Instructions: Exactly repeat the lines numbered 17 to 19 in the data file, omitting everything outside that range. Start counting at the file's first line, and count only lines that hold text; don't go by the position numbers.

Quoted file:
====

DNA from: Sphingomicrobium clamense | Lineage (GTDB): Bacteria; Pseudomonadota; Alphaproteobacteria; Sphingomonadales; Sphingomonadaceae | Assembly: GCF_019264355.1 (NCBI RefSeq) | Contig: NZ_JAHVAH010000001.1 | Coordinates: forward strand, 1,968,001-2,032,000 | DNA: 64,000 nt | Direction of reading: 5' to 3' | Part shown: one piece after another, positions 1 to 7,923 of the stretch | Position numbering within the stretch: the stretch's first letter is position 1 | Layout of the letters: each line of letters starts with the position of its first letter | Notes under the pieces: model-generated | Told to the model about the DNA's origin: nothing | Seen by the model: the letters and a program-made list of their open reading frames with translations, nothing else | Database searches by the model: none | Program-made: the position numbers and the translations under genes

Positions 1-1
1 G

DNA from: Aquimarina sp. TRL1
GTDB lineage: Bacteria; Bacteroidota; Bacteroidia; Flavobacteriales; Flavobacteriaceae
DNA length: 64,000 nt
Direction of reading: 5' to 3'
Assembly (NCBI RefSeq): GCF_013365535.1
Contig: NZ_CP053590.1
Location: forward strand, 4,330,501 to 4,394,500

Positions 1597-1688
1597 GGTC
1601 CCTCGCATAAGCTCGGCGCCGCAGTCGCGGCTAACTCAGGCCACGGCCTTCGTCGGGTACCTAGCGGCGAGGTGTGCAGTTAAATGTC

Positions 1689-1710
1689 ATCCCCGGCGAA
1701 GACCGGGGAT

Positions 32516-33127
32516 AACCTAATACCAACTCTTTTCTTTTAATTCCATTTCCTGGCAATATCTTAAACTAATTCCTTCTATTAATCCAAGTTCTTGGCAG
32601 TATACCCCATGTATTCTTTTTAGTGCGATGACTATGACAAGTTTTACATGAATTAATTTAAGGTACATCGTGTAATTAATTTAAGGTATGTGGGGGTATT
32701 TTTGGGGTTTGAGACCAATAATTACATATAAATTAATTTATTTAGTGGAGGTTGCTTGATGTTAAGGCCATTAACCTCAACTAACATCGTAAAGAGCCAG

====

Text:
Positions 32516-33127
32516 AACCTAATACCAACTCTTTTCTTTTAATTCCATTTCCTGGCAATATCTTAAACTAATTCCTTCTATTAATCCAAGTTCTTGGCAG
32601 TATACCCCATGTATTCTTTTTAGTGCGATGACTATGACAAGTTTTACATGAATTAATTTAAGGTACATCGTGTAATTAATTTAAGGTATGTGGGGGTATT